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Minority Business Owners Need Mentors Too

Starting a business is difficult for anyone. But minority business owners face unique challenges, including access to capital and opportunities to network with others in their field. According to the Minority Business Development Agency, minority business owners are less likely to receive loans than non-minority owned firms, especially if they have gross receipts $500,000 or less. And when a minority-owned business does get a loan, the amount is usually far less and the interest rate is considerably higher than for loans granted to non-minorities. In fact, this disparity alone discourages many minority business owners from seeking to funding, even when it makes good business sense.

But access to capital, especially in the post-Recession economy, is a complex matter. As in many other aspects of a business (and life), who you know can be as important as who you are. And a lack of what’s sometimes called “social capital”  — mentors, role models and networking opportunities with others in their field, can be as damaging to an emerging minority-owned business as being turned down for a bank loan.

On the other hand, support and guidance from a mentor who understands the challenges minority business owners face can make a big difference in an MBE’s success. Just ask Lyneir Richardson, the Executive Director at the Center for Urban Entrepreneurship and Economic Development (CUEED) at Rutger’s University. After crashing and burning in his first business venture, he looked for a mentor and found no one who understood the unique obstacles minority businesses face. So he dedicated himself to making mentorship accessible to minority entrepreneurs through his work at CUEED.

“At CUEED, we developed effective programs to assist entrepreneurs in starting and growing new businesses,” Richardson said in a statement to Pete Bonnel of Dun & Bradstreet B2B. “Our award-winning flagship program, the Entrepreneurship Pioneers Initiative, has helped over 200 small businesses survive past the five-year mark, increase their revenues and profits, and create wealth and new jobs in urban communities,” he said.

Richardson, who  is also the CEO of The Chicago Trend Corporation, a social enterprise that seeks to stimulate retail development in Chicago’s under-served neighborhoods offers emerging businesses this advice:

“Focus on being profitable, first. It is admirable that so many minority entrepreneurs want to make the world better, but the only way to have a business that survives and can scale is to be consistently profitable.”


Learning New Skills

In addition to mentors who understand their challenges, minority business owners need access to new skills. According to Alfred Edmond Jr., the Senior Vice President/Executive Editor at Large of Black Enterprise, “rugged individualism, intrepid determination and subject matter expertise” are no longer the only prerequisites to building a successful business. Writing for American Express Open Forum, he warns that minority business owners “must be students and ultimately masters of entrepreneurship itself, including developing a capacity for raising capital, financial management, strategic planning, brand positioning, mergers and acquisitions and other nuts and bolts of growth…”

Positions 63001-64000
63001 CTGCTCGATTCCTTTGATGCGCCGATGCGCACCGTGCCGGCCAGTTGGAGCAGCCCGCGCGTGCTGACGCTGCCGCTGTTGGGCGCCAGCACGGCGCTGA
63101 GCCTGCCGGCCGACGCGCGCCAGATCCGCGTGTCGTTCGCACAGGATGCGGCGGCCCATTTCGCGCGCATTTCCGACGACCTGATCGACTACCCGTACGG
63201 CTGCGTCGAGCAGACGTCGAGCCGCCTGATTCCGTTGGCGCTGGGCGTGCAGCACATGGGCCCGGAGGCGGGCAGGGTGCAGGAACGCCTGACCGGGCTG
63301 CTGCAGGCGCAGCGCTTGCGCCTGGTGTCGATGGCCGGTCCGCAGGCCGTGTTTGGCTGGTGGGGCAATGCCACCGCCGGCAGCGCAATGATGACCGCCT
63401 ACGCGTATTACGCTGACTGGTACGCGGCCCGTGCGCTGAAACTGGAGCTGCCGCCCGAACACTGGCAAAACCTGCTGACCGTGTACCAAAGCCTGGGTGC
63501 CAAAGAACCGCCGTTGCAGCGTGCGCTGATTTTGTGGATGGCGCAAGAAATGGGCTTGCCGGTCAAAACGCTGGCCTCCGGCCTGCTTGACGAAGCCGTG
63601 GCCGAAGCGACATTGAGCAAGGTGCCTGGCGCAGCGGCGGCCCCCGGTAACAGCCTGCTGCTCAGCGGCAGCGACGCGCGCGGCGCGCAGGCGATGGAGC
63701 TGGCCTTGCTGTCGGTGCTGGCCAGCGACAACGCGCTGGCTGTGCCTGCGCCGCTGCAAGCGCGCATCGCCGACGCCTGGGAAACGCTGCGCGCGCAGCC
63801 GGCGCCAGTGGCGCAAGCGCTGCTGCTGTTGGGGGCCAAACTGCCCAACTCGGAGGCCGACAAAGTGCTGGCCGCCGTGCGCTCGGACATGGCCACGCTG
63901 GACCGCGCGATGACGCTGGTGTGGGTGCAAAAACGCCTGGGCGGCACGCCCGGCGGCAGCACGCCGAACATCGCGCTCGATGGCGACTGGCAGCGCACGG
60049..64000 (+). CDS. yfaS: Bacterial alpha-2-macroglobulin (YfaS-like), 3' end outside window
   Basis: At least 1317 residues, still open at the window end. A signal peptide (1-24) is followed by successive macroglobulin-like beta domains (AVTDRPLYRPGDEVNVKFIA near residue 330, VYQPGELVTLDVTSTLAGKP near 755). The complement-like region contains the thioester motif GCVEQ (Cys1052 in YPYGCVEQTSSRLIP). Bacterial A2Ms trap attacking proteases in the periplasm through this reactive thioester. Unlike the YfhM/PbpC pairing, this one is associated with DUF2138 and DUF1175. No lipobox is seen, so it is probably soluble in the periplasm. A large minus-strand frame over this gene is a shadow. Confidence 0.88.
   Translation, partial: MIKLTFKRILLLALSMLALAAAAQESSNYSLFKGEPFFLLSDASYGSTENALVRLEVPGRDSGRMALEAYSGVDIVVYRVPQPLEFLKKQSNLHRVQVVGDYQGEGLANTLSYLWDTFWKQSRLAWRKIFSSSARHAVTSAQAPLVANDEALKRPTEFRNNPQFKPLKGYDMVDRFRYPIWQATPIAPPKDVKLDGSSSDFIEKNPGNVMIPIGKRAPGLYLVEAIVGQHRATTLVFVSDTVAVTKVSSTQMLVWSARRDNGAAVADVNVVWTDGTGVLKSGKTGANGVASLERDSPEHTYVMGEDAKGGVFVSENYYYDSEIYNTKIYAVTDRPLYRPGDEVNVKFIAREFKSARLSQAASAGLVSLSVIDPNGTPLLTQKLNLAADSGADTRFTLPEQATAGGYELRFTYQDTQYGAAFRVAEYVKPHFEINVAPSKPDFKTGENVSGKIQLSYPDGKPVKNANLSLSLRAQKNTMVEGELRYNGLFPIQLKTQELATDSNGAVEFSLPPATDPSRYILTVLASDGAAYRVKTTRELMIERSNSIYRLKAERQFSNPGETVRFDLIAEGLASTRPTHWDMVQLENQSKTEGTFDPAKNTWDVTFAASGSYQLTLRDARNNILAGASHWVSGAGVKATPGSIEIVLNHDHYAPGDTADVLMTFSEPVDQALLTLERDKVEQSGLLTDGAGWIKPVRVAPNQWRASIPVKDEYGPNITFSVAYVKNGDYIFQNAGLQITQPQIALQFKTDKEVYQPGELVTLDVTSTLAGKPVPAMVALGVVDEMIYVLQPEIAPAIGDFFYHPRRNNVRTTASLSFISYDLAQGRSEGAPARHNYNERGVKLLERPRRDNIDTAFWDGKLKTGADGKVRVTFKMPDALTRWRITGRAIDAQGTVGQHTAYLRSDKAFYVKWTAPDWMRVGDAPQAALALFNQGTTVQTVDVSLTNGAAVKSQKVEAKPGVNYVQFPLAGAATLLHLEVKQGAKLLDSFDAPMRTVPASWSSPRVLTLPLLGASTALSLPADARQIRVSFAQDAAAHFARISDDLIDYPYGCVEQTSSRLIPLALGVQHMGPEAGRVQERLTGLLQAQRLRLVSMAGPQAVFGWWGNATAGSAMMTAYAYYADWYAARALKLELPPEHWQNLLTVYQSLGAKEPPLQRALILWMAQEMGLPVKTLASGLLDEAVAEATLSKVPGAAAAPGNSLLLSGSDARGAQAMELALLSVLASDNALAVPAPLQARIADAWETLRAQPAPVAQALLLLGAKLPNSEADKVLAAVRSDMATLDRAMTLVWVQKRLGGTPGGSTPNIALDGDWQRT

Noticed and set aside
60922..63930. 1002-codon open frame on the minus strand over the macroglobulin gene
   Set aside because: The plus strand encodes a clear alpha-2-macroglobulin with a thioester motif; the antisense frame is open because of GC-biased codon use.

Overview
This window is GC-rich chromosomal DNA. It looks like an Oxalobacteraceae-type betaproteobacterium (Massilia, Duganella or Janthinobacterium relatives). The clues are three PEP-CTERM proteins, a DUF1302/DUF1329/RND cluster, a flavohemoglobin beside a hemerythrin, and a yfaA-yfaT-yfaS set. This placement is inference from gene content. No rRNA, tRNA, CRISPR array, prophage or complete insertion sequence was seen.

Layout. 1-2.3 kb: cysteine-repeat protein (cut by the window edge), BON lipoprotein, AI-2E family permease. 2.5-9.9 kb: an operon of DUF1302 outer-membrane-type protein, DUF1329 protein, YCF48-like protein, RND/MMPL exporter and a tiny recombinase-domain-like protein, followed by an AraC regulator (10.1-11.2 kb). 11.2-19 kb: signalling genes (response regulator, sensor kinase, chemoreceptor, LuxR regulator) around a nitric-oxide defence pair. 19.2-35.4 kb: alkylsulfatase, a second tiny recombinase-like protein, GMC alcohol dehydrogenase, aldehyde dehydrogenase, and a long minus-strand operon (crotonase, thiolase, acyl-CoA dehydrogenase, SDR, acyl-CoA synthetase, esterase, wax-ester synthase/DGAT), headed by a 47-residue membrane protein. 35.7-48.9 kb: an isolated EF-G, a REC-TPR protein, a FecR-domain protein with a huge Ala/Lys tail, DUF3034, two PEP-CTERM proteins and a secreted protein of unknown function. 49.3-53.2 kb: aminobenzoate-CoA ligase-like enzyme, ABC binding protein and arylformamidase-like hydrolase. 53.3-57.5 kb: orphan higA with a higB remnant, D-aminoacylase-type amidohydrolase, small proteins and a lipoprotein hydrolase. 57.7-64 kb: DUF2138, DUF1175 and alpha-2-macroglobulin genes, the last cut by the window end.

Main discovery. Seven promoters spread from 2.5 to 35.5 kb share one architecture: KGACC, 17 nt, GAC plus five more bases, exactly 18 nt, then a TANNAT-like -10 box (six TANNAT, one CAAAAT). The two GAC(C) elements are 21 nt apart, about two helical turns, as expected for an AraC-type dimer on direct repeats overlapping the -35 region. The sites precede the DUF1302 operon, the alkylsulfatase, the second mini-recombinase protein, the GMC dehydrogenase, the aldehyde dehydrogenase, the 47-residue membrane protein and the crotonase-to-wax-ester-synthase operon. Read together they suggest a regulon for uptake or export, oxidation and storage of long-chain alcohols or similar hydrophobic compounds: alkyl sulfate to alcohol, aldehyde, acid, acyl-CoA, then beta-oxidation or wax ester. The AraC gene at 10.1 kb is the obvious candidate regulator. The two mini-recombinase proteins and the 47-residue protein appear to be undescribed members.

But learning these complex skills can be difficult especially when there’s no one like yourself to turn to for help. Nevertheless, resources are available if you know where to look. The Small Business Administration, for example, offers two programs that help prepare new and emerging businesses for success.

  • The Emerging Leaders Initiative: provides free entrepreneurship education and training for owners and executives of small businesses that are poised for growth and have the potential to create jobs. This seven-month training includes nearly 100 hours of classroom time and provides the opportunity to learn from experienced mentors and network with peers, local leaders, and the financial community. Qualified applicants are business owners who have:
    • At least $400,000 in annual revenue
    • At least one employee other than the business owner
    • Been in business for at least three years

See the Emerging Leaders Initiative web page to learn more about the program and how to apply.

  • The 8(a) Business Development Program is a business assistance program for small, disadvantaged businesses that are at least 51 percent owned and operated by women or minorities. The program helps disadvantaged business owners gain access to sole-source contracts of between $4 million (for goods and services) and $7 million (for manufacturing.) The SBA provides support and assistance for nine years — a four year development period and a 5 year transition period. During this time, minority business owners have access to specialized business training, counseling, marketing assistance, and high-level executive development. You may also be eligible for SBA-guaranteed loans and bonding assistance through the SBA.


Learn More

At the Carmoon Group, we partner with our clients to help them navigate the challenges of the business world. We offer risk management guidance, a full suite of insurance products and a Small Business Capital Growth Program that matches qualified applicants with sources of capital throughout the United States. And, as a minority-owned business, we are intimately familiar with the challenges MBEs face. Just give us a call and set up an appointment to discuss your needs, or reach out to us online. We’re here to help in any way we can.

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Floyd Arthur

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